The Decameron

Front Cover
Penguin, 1972 - Fiction - 833 pages
The Decameron (c.1351) is an entertaining series of one hundred stories written in the wake of the Black Death. The stories are told in a country villa outside the city of Florence by ten young noble men and women who are seeking to escape the ravages of the plague. Boccaccio's skill as adramatist is masterfully displayed in these vivid portraits of people from all stations in life, with plots that revel in a bewildering variety of human reactions.

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User Review  - DanielSTJ - www.librarything.com

100 days: 100 stories. The Decameron is a trip to the past, where the ravages of the plague run wild and twenty male and female nobles seek refuse in a villa to lament and to dream. This work ... Read full review

LibraryThing Review

User Review  - Poquette - LibraryThing

Giovanni Boccaccio stated in his prologue to The Decameron that these hundred stories were meant for the entertainment of ladies due to the fact that they had nothing better to do than assuage their ... Read full review

Contents

THE DECAMERON
22
SIXTH
38
PREFACE
45
Copyright

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About the author (1972)

Although Giovanni Boccaccio was born in France and raised and educated in Naples, where he wrote his first works under the patronage of the French Angevin ruler, Boccaccio always considered himself a Tuscan, like Petrarch and Dante. After Boccaccop returned to Florence in 1340, he witnessed the outbreak of the great plague, or Black Death, in 1348. This provided the setting for his most famous work, the vernacular prose masterpiece Il Decamerone (Decameron) (1353). This collection of 100 short stories, told by 10 Florentines who leave plague-infected Florence for the neighboring hill town of Fiesole, is clear evidence of the beginning of the Renaissance in Italy. The highly finished work exerted a tremendous influence on Chaucer, Shakespeare, Dryden, Keats, and Tennyson even as it established itself as the great classic of Italian fictional prose. Although Chaucer did not mention Boccaccio's name, his Canterbury Tales are clearly modeled on the Decameron. Boccaccio's other important works are a short life of Dante and commentaries on the Divine Comedy; Filocolo (1340) a prose romance; Filostrato (1335), a poem on Troilus and Cressida; and Theseus (1340-41), a poem dealing with the story of Theseus, Palamon, and Arcite. Boccassio's only attempt at writing an epic was a work that Chaucer rendered as his "Knight's Tale." Boccaccio's last work written in Italian was the gloomy, cautionary tale titled The Corbaccio (1355). The Nymph Song (1346), as a counterpiece for the Decameron, demonstrates that it is possible to read the Decameron as an allegory, with the plague representing the spiritual plague of medieval Christianity, viewed from the vantage point of Renaissance humanism. Many of the Decameron tales are indeed paganized versions of medieval sermons about sin and damnation with the morals reversed. After 1363 Boccaccio concentrated on trying to gain enduring fame by writing, in Latin, a series of lives of memorable men and women and a genealogy of the pagan gods. Boccaccio died in 1375.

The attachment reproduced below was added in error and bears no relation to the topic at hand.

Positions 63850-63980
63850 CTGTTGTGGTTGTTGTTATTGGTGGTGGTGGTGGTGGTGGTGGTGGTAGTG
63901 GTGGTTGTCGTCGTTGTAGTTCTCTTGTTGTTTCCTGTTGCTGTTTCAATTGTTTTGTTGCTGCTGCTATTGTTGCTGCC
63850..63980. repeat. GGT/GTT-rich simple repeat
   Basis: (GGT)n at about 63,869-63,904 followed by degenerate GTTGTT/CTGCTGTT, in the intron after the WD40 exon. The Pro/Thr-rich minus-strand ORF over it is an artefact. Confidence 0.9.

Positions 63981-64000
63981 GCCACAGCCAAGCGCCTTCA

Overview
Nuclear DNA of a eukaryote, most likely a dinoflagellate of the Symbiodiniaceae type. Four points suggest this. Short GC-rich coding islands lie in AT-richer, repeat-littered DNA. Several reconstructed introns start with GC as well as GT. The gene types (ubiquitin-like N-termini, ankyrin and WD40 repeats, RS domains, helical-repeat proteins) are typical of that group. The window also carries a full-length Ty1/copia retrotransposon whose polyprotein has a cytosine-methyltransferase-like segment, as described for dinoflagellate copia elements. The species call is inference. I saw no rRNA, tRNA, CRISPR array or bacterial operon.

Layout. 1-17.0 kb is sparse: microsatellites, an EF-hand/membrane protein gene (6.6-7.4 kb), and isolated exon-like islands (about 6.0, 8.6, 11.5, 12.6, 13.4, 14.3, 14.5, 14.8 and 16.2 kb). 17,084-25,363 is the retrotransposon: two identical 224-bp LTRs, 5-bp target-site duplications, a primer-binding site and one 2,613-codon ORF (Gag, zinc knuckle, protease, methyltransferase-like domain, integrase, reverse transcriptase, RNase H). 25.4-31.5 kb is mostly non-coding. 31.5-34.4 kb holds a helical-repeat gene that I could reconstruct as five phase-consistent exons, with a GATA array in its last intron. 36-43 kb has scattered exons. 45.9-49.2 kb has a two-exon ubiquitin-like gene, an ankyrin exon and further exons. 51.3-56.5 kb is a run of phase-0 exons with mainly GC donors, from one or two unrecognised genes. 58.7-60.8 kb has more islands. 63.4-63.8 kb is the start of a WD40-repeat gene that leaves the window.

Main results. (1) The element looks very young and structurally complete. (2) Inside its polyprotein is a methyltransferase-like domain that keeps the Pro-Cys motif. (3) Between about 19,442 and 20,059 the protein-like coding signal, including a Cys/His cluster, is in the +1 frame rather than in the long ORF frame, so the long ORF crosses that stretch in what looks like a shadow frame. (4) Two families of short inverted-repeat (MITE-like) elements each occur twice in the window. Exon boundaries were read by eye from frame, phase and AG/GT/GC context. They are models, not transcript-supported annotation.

McWilliam is Professor Emeritus of Italian at the University of Leicester, England.

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